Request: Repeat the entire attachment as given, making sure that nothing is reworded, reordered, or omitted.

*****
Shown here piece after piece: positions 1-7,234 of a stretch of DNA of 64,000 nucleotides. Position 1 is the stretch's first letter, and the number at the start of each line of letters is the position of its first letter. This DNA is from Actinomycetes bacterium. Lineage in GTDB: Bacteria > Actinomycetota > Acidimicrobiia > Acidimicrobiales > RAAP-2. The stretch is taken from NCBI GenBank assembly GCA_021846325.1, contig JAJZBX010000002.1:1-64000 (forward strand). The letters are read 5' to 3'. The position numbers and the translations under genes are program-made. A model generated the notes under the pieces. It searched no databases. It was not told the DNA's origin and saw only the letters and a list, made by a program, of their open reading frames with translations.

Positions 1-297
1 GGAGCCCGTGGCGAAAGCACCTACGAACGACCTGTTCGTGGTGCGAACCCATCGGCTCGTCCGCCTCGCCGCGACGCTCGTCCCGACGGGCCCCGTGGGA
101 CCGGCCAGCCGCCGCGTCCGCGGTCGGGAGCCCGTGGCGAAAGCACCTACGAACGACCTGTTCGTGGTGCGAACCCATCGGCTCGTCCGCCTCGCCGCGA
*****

Shown here piece after piece: positions 1-7,234 of a stretch of DNA of 64,000 nucleotides. Position 1 is the stretch's first letter, and the number at the start of each line of letters is the position of its first letter. This DNA is from Actinomycetes bacterium. Lineage in GTDB: Bacteria > Actinomycetota > Acidimicrobiia > Acidimicrobiales > RAAP-2. The stretch is taken from NCBI GenBank assembly GCA_021846325.1, contig JAJZBX010000002.1:1-64000 (forward strand). The letters are read 5' to 3'. The position numbers and the translations under genes are program-made. A model generated the notes under the pieces. It searched no databases. It was not told the DNA's origin and saw only the letters and a list, made by a program, of their open reading frames with translations.

Positions 1-297
1 GGAGCCCGTGGCGAAAGCACCTACGAACGACCTGTTCGTGGTGCGAACCCATCGGCTCGTCCGCCTCGCCGCGACGCTCGTCCCGACGGGCCCCGTGGGA
101 CCGGCCAGCCGCCGCGTCCGCGGTCGGGAGCCCGTGGCGAAAGCACCTACGAACGACCTGTTCGTGGTGCGAACCCATCGGCTCGTCCGCCTCGCCGCGA